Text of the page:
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Realme 6 review
Cheap and cheerful.
The Realme 6 has one of the better displays, performance and battery life we’ve seen on a budget smartphone, but the quad-camera isn’t quite as good in reality as it sounds on paper. Still, at under $500, it’s one of the best value devices out there.
The low and middle ranges of the smartphone market are pretty crowded these days, and it takes something special to stand out. After spending a couple of weeks with the Realme 6, I think it’s safe to say it’s something special. While it’ll never quite measure up to the Apples and Samsungs of the world, it packs a whole lot into a very affordable phone.
Realme 6 price
When you look at the Realme 6’s specs, they’re pretty damn impressive. 90Hz display, 64MP quad-camera, powerful MediaTek Helio G90T processor with 8GB RAM and 30W flash charging... On paper, it looks like a reasonably mid-range-to-high-end device. That is until you see its budget-friendly $469 price tag.
While certain features don’t quite live up to their fancy specs, overall, the Realme 6 boasts incredible performance for a sub-$500 smartphone, even more so when you can nab it for as low as $428.
Realme 6 design and display
There’s no denying it - the Realme 6’s display is simply stunning. Aside from the hole-punch selfie camera and slightly thicker bottom bezel, the front of this budget beauty is all screen. At 6.5 inches, however, it’s not exactly well suited to those with small hands. That said, if you think bigger is better, it won’t disappoint.
Perhaps the Realme 6’s biggest selling point is its 90Hz refresh rate, a feature usually reserved for far exxier devices like the Samsung S20, Google Pixel 4 and OPPO Find X2. In layman’s terms, a higher refresh rate translates to smoother scrolling and transitions and less eye fatigue. The downside is that it uses a little more juice than screens with lower refresh rates, but this wasn’t much of an issue with the Realme 6 (more on battery life later!).
As for the back of the Realme 6, it’s a bit of a mixed bag. We tested the Comet White model, which has a pearlescent plastic casing (designed to look like glass) and a vertical notch housing the four cameras. The device is nice to look at, but once you get your hands on it, it becomes clear just how much of a fingerprint-magnet it is. Plus, owing to the plastic backing and sides, it does feel a little cheap.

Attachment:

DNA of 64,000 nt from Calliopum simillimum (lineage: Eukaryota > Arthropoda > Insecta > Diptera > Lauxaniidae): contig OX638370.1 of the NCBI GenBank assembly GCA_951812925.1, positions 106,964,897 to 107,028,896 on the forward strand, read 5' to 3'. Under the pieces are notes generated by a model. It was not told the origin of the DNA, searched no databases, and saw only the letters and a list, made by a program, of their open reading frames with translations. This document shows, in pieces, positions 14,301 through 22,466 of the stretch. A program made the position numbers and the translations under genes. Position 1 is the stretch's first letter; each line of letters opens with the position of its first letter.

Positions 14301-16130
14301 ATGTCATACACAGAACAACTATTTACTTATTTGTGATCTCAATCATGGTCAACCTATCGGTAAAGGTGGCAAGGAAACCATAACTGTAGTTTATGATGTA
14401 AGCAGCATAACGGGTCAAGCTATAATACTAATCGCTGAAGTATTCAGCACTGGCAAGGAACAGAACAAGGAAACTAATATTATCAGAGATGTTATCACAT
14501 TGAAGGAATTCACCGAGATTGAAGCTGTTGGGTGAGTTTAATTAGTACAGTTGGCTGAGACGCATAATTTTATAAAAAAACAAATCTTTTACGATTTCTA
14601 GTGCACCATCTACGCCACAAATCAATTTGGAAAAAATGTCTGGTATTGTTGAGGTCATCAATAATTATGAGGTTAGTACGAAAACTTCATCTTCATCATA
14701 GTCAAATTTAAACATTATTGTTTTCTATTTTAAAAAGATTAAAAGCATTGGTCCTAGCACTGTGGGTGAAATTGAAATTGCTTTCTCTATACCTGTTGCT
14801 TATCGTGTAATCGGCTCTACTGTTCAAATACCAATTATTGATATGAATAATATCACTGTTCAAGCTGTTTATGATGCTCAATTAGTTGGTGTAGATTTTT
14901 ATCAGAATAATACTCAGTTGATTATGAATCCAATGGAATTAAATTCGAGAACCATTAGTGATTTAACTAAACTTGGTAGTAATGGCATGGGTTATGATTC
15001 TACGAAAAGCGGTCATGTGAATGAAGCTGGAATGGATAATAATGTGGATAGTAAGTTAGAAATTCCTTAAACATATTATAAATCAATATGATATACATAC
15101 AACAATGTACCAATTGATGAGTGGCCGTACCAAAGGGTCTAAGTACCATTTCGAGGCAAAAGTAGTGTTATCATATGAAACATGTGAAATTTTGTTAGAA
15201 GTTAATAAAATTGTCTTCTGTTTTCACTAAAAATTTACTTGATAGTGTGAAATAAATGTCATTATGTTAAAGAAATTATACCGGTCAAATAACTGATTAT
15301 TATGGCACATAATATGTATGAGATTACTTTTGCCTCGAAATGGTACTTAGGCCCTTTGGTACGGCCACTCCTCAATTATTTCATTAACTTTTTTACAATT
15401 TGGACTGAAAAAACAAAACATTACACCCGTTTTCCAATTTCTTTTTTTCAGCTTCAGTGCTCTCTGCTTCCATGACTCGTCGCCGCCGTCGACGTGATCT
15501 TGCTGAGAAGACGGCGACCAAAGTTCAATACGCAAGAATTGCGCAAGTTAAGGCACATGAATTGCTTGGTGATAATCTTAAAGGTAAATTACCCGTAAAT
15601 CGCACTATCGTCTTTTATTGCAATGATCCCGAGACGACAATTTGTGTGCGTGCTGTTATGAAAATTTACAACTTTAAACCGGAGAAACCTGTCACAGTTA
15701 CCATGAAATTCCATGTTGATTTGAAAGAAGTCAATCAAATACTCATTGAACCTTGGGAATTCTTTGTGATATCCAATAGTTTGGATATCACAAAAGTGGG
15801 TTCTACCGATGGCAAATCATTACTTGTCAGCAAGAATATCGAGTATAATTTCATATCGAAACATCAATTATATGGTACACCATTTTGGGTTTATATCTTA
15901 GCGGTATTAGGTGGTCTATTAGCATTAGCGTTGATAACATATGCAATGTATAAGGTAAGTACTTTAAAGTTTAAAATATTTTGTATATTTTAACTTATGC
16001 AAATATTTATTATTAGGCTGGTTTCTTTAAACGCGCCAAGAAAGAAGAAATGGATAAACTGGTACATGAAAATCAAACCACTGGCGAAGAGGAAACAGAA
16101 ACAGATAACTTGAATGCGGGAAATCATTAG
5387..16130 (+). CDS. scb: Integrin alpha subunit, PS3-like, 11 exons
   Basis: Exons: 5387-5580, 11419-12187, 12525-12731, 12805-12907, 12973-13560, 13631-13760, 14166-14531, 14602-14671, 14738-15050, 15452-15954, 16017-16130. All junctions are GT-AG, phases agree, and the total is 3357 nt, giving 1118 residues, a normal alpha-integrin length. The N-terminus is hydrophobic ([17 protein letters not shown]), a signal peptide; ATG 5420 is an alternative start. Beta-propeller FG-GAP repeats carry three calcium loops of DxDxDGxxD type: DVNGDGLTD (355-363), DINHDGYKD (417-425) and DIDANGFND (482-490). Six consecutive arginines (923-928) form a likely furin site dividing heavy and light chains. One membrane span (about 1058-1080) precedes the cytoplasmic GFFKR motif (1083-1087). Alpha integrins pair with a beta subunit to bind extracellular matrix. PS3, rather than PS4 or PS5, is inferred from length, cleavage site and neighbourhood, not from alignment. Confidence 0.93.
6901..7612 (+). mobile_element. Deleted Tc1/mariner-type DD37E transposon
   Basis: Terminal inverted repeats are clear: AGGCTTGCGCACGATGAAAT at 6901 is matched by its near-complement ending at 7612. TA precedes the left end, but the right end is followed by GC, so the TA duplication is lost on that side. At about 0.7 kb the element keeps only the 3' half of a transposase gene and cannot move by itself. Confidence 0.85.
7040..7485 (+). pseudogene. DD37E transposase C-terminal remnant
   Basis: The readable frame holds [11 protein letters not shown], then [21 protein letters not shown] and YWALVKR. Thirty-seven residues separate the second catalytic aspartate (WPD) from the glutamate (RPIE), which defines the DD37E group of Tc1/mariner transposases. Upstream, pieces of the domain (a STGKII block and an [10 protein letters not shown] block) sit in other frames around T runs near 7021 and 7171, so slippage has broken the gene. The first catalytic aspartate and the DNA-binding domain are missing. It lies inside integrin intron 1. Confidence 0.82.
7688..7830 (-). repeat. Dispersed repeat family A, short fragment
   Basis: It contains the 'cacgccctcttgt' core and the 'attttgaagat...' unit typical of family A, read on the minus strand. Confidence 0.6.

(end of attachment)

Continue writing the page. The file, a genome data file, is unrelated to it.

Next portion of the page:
Realme 6 camera
While the Realme 6’s four rear cameras (consisting of a 64MP UHD wide-angle lens, 8MP wide-angle lens, black and white portrait lens and 2MP macro lens) and 16MP selfie camera sound good in theory, in practice, it’s not quite all it’s cracked up to be.
First, the average. In bright outdoor settings, the Realme 6 does just fine. Nothing to write home about, but nothing terrible either. It’s low-light settings that really let it down.
Now, onto the problematic. Realme have included an AI beauty feature for selfies, which basically turns you from a normal human into a poreless alien. And hey, if that’s your thing, more power to you. But when so many photos on social media are already filtered to death, this kind of thing really doesn’t help. You can see some of my sample selfies below if you’re in need of some nightmare fuel.
Realme 6 features and performance
Do you prefer a fingerprint sensor or a face unlock feature? Por que no los dos? With the Realme 6, you can choose one or both for a bona fide unlocking fiesta. I did find that Face Unlock tended to be speedier and easier to use than the fingerprint scanner (which doubles as the power button), but it was good to have the option during a time when we’re all rocking masks.
For a device that comes in at less than half the price of more popular Android smartphones, the Realme 6 holds up incredibly well when it comes to performance. It houses an octa-core MediaTek Helio G90T processor (a chipset marketed towards mobile gamers) and handles GPU-intensive games like Asphalt 9 and Genshin Impact without any issues.
Realme 6 battery life
For the entire time I tested the Realme 6, I had the screen refresh rate set to the maximum 90Hz. With this switched on, you’d expect the battery life to take a decent hit, but that wasn’t the case with this budget beast. I regularly got close to two full days of usage on one charge, and the times I didn’t, the 30W flash charging made it a quick issue to fix. In fact, I could bring it back up to 100% in just over an hour.
Is it worth it?
At well below $500, the Realme 6 is one of the best budget devices on the market. It’s sleek, stylish, powerful and zippy, plus it boasts better battery life than some smartphones twice the size. The camera is really the only thing that lets it down, but it still does the job, and we can forgive the plastic casing for such an appealing price.